President does not submit the appointment to the CA. May the Vice President validly sit in the
Cabinet? (2.5%)

Yes. Art. VII,sec.3(2) provides that The Vice-President may be appointed as a Member of the
Cabinet. Such appointment requires no confirmation.


The Executive Department has accumulated substantial savings from its appropriations. Needing
₱3,000,000.00 for the conduct of a plebiscite for the creation of a new city but has no funds
appropriated soon by the Congress for the purpose, the COMELEC requests the President to
transfer funds from the savings of the Executive Department in order to avoid a delay in the
holding of the plebiscite.

May the President validly exercise his power under the 1987 Constitution to transfer funds from
the savings of the Executive Department, and make a cross-border transfer of ₱3,000,000.00 to
the COMELEC by way of augmentation? Is your answer the same if the transfer is treated as aid
to the COMELEC? Explain your answer. (4%)

No, The President may not because theConstitution, which provides that No law shall be passed
authorizing any transfer of appropriations.


Give the limitations on the power of the Congress to enact the General Appropriations Act?
Explain your answer. (5%)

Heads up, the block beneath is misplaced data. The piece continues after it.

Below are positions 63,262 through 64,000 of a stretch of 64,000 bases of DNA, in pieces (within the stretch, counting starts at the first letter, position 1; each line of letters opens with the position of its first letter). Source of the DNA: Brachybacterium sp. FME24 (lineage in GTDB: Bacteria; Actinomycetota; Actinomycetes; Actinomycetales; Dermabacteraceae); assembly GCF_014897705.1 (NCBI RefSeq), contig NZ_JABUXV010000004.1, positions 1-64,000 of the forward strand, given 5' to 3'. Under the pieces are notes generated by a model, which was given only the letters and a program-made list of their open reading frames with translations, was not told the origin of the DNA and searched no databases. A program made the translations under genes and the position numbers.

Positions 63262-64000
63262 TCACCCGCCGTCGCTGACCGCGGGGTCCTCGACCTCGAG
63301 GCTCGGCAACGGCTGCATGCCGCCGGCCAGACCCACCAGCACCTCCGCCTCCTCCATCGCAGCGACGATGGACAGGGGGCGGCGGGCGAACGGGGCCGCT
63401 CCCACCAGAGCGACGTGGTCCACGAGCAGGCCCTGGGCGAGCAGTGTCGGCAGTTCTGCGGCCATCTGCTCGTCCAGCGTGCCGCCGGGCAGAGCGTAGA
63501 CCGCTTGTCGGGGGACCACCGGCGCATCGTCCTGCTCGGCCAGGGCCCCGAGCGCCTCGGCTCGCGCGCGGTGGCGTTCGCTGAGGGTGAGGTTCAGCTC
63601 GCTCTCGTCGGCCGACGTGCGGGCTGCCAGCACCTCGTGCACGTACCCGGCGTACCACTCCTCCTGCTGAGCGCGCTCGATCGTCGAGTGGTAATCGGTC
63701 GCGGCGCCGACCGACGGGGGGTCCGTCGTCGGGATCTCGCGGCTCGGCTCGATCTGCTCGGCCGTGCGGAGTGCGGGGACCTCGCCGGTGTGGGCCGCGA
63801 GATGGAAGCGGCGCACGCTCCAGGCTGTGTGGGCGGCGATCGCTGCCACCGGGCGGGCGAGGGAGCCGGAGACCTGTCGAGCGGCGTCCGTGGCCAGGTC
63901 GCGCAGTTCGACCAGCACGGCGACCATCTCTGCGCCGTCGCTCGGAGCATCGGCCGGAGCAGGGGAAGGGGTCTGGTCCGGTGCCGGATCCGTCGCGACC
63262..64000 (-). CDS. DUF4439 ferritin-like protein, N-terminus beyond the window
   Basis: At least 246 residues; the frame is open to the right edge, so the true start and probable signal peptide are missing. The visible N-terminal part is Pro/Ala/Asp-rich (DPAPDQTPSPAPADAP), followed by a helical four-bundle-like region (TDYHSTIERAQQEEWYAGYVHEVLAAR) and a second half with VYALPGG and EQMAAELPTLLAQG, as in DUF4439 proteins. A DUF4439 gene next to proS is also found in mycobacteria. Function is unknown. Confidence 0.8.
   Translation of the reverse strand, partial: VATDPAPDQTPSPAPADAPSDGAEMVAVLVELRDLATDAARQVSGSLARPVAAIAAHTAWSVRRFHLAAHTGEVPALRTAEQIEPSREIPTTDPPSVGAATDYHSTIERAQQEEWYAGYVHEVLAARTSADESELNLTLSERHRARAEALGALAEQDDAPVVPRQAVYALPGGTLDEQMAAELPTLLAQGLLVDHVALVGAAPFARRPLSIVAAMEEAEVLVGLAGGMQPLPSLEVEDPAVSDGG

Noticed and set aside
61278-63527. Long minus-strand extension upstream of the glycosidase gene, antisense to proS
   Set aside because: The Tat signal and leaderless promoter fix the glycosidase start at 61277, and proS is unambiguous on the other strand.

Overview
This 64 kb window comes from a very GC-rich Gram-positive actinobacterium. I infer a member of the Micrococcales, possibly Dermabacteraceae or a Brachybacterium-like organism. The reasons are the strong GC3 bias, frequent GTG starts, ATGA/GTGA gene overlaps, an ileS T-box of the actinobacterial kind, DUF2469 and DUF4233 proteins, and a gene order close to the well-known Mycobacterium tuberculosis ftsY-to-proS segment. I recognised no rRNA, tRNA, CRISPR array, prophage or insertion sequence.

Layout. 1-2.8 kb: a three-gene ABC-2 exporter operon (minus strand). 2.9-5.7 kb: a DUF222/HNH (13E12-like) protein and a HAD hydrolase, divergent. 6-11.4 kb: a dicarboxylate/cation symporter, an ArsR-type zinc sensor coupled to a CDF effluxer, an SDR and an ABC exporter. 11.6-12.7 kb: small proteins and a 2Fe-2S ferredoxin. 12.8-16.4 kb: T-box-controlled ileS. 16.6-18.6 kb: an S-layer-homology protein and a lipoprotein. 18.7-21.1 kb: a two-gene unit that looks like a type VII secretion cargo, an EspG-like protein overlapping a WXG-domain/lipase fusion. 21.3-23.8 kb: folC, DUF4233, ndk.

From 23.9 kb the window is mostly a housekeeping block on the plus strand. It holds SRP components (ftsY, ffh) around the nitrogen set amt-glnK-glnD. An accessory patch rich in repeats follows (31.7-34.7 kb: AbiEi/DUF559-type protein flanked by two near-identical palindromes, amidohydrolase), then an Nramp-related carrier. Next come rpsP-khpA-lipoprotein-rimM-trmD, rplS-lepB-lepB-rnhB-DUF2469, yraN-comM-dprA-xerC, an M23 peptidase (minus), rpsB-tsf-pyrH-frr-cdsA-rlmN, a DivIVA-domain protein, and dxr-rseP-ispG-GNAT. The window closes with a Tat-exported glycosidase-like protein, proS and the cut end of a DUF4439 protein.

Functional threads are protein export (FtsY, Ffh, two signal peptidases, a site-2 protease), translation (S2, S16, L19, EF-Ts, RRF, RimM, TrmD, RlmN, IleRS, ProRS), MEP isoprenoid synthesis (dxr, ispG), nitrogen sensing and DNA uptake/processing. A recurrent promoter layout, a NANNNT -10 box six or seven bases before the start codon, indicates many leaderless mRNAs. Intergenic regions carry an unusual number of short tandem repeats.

Congress cannot increase the appropriation recommended by the President for the operation
of the government as specified in the budget.

The General Appropriations Acts for those years contained similar limitations on the power of the
president. The 1989 law said:

Section 55. Prohibition Against the Restoration or Increase of Recommended Appropriations

Disapproved and/or Reduced by Congress: No item of appropriation recommended by the
President . . . which has been disapproved or reduced in this Act shall be restored or increased
by the use of appropriations authorized for other purposes by augmentation. An item of
appropriation for any purpose recommended by the President in the Budget shall be deemed
to have been disapproved by Congress if no corresponding appropriation for the specific
purpose is provided in this act.


A bank acquired a large tract of land as the highest bidder in the foreclosure sale of the
mortgaged assets of its borrower. It appears that the land has been originally registered under
the Torrens system in 1922 pursuant to the provisions of the Philippine Bill of 1902, the organic act
of the Philippine Islands as a colony of the USA. Sec. 21 of the Philippine Bill of 1902 provided
that "all valuable mineral deposits in public lands in the Philippine Islands, both surveyed and
unsurveyed, are hereby declared to be free and open to exploration, occupation and